2.7. Species-Specific All-Encompassing Resource Map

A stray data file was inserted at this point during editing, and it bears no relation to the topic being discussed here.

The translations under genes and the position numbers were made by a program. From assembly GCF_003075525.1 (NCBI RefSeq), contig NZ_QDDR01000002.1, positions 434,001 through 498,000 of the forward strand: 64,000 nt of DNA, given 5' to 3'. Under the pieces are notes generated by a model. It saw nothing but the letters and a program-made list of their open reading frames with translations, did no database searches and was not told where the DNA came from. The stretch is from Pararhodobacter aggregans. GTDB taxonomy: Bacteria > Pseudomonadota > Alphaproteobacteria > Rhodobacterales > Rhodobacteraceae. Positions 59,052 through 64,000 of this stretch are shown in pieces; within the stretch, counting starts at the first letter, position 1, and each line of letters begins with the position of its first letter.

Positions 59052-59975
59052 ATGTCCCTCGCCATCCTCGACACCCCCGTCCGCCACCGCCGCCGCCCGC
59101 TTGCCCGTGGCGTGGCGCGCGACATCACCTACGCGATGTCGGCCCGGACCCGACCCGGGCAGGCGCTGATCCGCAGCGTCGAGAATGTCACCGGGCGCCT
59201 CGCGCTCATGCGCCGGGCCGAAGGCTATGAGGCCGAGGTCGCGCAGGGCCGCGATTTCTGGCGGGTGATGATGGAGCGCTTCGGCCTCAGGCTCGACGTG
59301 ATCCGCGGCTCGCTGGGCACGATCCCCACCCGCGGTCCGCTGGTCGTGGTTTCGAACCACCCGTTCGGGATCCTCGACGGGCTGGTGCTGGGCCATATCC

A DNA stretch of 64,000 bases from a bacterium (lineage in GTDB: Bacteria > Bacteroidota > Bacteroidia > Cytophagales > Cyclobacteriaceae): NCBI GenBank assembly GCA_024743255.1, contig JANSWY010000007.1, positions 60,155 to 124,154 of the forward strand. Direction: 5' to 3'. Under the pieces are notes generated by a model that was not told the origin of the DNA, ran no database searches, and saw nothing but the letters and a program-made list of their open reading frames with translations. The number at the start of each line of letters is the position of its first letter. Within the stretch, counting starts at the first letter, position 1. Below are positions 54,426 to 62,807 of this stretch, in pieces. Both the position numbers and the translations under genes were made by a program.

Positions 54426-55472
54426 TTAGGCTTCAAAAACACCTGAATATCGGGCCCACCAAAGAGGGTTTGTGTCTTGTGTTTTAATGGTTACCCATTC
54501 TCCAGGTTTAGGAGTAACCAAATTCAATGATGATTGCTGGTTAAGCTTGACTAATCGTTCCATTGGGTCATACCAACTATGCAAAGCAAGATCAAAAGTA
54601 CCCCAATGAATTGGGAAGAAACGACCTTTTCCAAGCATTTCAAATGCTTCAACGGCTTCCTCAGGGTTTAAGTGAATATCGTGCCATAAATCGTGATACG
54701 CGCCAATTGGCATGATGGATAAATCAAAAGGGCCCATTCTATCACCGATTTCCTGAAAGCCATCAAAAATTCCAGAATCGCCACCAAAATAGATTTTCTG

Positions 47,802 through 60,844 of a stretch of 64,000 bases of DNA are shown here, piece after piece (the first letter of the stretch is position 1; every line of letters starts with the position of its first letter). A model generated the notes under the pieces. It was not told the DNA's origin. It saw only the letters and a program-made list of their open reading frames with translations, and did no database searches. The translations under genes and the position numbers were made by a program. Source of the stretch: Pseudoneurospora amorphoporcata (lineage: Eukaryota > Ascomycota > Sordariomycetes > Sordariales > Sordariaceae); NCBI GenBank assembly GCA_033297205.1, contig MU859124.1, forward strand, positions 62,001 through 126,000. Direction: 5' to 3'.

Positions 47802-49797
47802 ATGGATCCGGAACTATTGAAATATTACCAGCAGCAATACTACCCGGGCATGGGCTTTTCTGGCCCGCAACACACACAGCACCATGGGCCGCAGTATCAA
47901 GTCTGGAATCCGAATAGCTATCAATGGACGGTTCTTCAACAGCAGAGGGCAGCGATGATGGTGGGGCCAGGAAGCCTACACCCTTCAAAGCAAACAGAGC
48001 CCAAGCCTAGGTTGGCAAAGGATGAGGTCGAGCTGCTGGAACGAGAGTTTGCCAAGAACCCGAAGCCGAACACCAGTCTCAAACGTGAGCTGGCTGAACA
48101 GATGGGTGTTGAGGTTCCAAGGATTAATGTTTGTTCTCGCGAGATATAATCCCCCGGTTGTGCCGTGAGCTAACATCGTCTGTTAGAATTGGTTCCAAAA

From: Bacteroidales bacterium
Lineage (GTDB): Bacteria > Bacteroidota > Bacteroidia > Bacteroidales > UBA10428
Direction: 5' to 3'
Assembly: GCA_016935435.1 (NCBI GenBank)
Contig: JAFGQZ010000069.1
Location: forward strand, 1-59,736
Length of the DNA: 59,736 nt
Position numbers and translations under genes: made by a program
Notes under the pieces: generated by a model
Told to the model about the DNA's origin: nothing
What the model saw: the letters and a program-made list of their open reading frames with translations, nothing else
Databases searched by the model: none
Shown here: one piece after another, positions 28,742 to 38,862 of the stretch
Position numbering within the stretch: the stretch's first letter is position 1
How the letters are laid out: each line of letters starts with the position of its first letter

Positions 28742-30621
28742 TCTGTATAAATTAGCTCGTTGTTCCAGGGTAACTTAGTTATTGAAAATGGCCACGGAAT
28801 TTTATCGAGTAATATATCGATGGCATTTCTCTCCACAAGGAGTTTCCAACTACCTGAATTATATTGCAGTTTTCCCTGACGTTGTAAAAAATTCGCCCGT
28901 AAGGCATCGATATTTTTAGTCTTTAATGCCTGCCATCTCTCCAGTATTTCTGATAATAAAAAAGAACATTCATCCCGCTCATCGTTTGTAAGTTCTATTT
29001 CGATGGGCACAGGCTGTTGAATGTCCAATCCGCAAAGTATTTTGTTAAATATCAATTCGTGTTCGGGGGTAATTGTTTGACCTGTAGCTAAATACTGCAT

All polygon-based map layers (the water sources, foraging sites, and commuting route layers) were converted to point-based map layers using the ‘fishnet’ tool in ArcGIS (i.e., a single point was created in each 1 m by 1 m cell making up each polygon). For each species, we combined the applicable resource point-based map layers (4 resource layers for all species with the exception of Tadarida brasiliensis which had 3 layers only) to produce a single composite shape file (i.e., if there were two potential roost sites, a water source, and a foraging site in a 1 m2 cell, there would be 4 points in that cell). Note that a 1 m2 cell is likely to only include a section or portion of a commuting route, foraging site or water source, and not, for example, encompass a water source in its entirety. We then used an ArcGIS tool known as ‘point statistics analysis’ to sum the number of point locations within all the 1 m2 cells across the entire wind resource area. We used these summed values to build raster maps for each focal species, delineating where available resources were concentrated. These species-specific resource hotspot maps ranged in color from white, representing the highest density of points recorded in a 1 m2 cell as a result of our mapping exercise, to black, in which no resources were present. Lastly, to compare resource availability for each species with fatality and acoustic activity (see below), we used the highest density of points recorded in a cell within successive 25 m radius annuli extending from each wind turbine out to 200 m. Thus for each species, we had 8 distance-related resource variables. For this, we ranked the point densities within each species-specific resource hotspot map from 0 (black) to 150 (white). Hotspots were also defined as areas ranked in 100 to 150 range.